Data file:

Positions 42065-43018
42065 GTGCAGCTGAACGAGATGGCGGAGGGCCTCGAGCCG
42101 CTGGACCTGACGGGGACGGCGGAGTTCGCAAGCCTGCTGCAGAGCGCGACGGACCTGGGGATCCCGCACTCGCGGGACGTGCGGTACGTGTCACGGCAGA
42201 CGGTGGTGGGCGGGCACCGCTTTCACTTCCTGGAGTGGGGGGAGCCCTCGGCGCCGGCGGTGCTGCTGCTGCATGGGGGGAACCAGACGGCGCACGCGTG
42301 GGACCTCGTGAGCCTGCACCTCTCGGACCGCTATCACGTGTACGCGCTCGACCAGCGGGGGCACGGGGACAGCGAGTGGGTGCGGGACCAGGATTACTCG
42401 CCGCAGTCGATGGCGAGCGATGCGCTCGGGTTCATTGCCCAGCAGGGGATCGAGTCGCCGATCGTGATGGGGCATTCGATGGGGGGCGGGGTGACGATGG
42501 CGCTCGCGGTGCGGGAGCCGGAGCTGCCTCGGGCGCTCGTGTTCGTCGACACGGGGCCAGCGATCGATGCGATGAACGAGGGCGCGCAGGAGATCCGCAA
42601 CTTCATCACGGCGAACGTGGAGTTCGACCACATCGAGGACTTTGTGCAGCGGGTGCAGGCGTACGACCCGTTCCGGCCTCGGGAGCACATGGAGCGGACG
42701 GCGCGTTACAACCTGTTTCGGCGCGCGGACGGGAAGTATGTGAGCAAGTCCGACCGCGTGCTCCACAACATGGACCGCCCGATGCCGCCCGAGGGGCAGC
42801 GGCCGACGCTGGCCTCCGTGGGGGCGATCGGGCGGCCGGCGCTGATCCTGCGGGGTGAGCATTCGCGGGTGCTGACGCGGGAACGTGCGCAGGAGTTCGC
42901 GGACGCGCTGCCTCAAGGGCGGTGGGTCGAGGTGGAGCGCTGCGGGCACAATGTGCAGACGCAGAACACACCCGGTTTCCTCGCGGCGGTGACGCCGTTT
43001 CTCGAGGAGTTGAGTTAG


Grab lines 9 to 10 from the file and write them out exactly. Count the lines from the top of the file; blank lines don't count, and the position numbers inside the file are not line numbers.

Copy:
42701 GCGCGTTACAACCTGTTTCGGCGCGCGGACGGGAAGTATGTGAGCAAGTCCGACCGCGTGCTCCACAACATGGACCGCCCGATGCCGCCCGAGGGGCAGC
42801 GGCCGACGCTGGCCTCCGTGGGGGCGATCGGGCGGCCGGCGCTGATCCTGCGGGGTGAGCATTCGCGGGTGCTGACGCGGGAACGTGCGCAGGAGTTCGC